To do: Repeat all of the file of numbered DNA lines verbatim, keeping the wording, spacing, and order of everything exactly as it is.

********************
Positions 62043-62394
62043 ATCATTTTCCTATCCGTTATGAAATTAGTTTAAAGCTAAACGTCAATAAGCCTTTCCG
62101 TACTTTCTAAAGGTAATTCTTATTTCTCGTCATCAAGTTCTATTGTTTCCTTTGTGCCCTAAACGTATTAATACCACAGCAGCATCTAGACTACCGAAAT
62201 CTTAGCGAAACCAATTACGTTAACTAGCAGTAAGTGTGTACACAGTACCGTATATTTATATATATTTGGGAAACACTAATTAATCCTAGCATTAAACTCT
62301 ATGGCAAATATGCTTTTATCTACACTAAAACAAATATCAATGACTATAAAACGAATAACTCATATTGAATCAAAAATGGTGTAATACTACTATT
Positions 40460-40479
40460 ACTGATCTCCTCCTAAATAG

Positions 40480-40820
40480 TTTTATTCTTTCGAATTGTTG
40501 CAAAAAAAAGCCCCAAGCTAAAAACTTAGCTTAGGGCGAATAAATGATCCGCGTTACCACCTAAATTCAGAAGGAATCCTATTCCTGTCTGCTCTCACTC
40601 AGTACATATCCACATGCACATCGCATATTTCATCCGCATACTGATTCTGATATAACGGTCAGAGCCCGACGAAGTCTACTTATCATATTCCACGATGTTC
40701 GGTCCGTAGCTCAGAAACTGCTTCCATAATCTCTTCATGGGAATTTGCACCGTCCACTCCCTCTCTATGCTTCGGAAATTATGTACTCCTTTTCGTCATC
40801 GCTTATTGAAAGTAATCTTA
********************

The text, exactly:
Positions 62043-62394
62043 ATCATTTTCCTATCCGTTATGAAATTAGTTTAAAGCTAAACGTCAATAAGCCTTTCCG
62101 TACTTTCTAAAGGTAATTCTTATTTCTCGTCATCAAGTTCTATTGTTTCCTTTGTGCCCTAAACGTATTAATACCACAGCAGCATCTAGACTACCGAAAT
62201 CTTAGCGAAACCAATTACGTTAACTAGCAGTAAGTGTGTACACAGTACCGTATATTTATATATATTTGGGAAACACTAATTAATCCTAGCATTAAACTCT
62301 ATGGCAAATATGCTTTTATCTACACTAAAACAAATATCAATGACTATAAAACGAATAACTCATATTGAATCAAAAATGGTGTAATACTACTATT
Positions 40460-40479
40460 ACTGATCTCCTCCTAAATAG

Positions 40480-40820
40480 TTTTATTCTTTCGAATTGTTG
40501 CAAAAAAAAGCCCCAAGCTAAAAACTTAGCTTAGGGCGAATAAATGATCCGCGTTACCACCTAAATTCAGAAGGAATCCTATTCCTGTCTGCTCTCACTC
40601 AGTACATATCCACATGCACATCGCATATTTCATCCGCATACTGATTCTGATATAACGGTCAGAGCCCGACGAAGTCTACTTATCATATTCCACGATGTTC
40701 GGTCCGTAGCTCAGAAACTGCTTCCATAATCTCTTCATGGGAATTTGCACCGTCCACTCCCTCTCTATGCTTCGGAAATTATGTACTCCTTTTCGTCATC
40801 GCTTATTGAAAGTAATCTTA